Interview with Evertjan Manuels, Head of Corporate Fixed Income Origination Rabobank Nederland
In early March, the European Central Bank decided to lower its interest rates further. Because of the current meagre cover ratios, this decrease put even more pressure on realising good returns, which is increasingly difficult in the current climate of historically low interest rates. Government bonds, historically seen as being ‘without risk’, are no longer interesting, since the revenue made off of such securities is next to nothing after adjustment for inflation. This presents challenges for retirement funds and insurance companies, concerning their long-term commitments.
In their search for the best returns, Private Placements (long term financing for businesses) may be the answer, says Evertjan Manuels, Head Corporate Fixed Income Origination Rabobank Nederland. “Higher returns are not the only advantage of Private Placements for institutional investors; there’s also the fact that the risks are shared because of co-financing by banks. The arrangement is in fact pari passu, with the same collateral and covenants for banks and investors. PPs are also often based on banks’ documentation. Often, the banks and the investors participate in the same documentation. Moreover, the investor benefits from the bank’s knowledge of clients and credit.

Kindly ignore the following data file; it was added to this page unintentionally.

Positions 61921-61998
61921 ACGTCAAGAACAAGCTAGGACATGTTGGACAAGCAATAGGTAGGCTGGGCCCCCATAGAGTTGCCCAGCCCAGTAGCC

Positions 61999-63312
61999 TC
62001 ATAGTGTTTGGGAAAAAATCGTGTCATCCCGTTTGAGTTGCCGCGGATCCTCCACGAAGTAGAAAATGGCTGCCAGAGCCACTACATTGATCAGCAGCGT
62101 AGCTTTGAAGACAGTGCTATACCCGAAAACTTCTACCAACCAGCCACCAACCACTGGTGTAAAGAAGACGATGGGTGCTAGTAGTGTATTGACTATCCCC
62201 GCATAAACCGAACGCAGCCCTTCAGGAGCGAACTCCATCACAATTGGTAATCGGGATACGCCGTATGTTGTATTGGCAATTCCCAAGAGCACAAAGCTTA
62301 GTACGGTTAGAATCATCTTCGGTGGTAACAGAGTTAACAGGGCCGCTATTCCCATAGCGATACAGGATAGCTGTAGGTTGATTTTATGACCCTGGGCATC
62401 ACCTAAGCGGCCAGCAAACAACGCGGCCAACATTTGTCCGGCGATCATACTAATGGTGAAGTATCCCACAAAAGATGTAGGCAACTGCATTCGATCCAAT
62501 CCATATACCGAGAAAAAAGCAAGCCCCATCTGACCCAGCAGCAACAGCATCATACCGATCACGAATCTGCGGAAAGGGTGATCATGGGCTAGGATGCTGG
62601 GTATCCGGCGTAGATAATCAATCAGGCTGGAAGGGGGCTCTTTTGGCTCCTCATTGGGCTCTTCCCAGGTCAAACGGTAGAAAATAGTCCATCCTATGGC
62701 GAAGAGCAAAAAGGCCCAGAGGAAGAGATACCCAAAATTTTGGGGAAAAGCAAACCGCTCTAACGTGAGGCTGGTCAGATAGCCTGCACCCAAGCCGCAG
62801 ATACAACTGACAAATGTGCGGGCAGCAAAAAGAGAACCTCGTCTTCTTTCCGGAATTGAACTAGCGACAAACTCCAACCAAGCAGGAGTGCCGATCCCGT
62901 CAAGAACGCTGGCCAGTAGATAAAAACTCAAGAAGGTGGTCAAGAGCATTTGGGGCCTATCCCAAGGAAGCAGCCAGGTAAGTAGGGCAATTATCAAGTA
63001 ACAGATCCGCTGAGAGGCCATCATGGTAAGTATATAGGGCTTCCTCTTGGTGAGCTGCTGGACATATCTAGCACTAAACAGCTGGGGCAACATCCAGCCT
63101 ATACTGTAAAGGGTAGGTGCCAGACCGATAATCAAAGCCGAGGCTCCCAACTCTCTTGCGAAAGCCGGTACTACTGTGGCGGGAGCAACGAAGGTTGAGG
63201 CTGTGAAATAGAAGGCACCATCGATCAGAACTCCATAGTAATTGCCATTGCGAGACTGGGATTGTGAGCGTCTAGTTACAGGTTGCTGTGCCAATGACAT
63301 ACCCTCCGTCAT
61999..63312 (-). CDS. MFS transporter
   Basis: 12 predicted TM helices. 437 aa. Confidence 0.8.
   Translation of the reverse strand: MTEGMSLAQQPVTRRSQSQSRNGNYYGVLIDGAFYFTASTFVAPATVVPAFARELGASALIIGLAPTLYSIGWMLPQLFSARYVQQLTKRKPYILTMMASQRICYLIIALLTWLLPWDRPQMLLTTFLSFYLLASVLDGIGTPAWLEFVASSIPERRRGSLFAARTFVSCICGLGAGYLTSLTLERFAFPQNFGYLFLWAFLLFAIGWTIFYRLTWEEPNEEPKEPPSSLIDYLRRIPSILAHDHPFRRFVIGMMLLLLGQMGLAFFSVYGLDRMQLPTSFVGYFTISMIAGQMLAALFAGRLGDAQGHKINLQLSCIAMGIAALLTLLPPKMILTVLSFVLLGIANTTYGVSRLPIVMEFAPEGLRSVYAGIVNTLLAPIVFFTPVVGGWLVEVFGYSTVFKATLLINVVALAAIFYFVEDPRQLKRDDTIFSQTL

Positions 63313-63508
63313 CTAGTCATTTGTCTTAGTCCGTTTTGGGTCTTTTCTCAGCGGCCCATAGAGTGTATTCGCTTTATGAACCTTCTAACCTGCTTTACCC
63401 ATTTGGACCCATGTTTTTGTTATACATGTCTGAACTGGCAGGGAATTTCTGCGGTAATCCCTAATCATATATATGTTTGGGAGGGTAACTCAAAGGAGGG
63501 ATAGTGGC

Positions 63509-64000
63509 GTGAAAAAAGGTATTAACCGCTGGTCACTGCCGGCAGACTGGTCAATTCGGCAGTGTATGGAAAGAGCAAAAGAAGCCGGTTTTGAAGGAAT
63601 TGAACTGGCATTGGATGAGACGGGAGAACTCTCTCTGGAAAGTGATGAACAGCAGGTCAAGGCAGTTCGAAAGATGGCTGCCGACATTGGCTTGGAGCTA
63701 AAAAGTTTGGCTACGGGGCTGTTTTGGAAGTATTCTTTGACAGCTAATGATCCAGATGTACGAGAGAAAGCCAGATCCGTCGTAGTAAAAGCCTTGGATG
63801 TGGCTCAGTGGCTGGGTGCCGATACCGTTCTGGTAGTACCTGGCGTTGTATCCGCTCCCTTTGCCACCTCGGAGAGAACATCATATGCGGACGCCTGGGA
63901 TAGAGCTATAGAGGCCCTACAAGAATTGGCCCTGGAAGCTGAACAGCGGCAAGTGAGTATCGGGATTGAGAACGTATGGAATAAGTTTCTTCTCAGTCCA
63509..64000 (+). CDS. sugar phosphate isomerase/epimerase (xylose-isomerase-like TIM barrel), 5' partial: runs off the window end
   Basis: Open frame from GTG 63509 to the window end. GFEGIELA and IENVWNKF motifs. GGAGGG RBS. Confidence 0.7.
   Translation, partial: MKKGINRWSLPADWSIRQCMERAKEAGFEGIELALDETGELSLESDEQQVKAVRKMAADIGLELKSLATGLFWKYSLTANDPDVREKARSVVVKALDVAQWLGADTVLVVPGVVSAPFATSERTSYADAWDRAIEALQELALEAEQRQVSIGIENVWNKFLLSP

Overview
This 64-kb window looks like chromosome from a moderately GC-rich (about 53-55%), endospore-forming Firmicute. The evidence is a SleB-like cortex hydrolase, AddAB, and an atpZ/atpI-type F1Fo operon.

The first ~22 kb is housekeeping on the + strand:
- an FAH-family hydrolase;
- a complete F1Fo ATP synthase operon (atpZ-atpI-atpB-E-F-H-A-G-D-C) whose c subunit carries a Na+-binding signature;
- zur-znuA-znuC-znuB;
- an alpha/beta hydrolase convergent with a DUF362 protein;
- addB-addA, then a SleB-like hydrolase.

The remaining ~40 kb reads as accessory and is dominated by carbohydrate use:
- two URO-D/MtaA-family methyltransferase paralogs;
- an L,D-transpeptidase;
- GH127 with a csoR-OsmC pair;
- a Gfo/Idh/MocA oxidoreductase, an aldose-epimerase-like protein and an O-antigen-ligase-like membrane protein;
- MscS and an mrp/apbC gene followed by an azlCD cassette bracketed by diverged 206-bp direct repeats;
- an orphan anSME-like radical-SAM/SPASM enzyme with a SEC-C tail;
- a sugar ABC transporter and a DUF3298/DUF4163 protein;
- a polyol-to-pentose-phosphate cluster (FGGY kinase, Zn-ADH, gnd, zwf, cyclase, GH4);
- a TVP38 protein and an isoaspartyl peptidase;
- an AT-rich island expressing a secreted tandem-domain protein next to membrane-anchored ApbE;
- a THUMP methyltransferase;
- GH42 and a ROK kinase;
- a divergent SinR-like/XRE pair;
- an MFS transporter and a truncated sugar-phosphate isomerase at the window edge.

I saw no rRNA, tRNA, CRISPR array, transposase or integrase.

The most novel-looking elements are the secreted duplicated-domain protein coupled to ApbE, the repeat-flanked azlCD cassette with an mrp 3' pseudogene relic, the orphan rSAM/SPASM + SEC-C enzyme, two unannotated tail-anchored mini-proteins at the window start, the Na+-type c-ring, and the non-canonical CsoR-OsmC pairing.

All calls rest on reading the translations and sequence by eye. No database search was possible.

For businesses, Private Placements are an interesting financing alternative because they can attract long-term capital in a market in which banks are constantly forced by new regulations to be more selective about granting loans. Moreover, with a private placement one’s figures are kept private, which is especially important to larger family businesses.”
The Private Placements market has a great deal of potential. In the Netherlands, 80% of businesses are still financed by banks, and only 20% use alternative means. In the United States, these figures are reversed. “We are not expecting our markets to become quite like the American one, but we do think we’ll see a 50/50 divide. The European market for Private Placements was worth EUR 12.8 billion (146 deals) in 2015, nearly double the 2014 figures. And those figures are probably even higher in reality, due to the private nature of this market where many deals are not made public. The figures presented here are based on the European Private Placement League Table of Standard & Poor’s and do not include the German (Schuldschein) and US Private Placement markets. After including the Schuldschein and the European portion of the USPP market, the total Private Placement market in Europe was worth EUR 45 billion last year, with more than 350 issuers. (Source: S&P).
The European Private Placement market is for banks, companies, and institutional investors. At the European Private Debt Forum, we will be talking about the way the market will develop in the future, discussing recent cases and subjects such as regulations and pricing. In short, it will be the perfect opportunity for us to further explore the opportunities that this market has to offer.
Geplaatst op: 9 mei 2016
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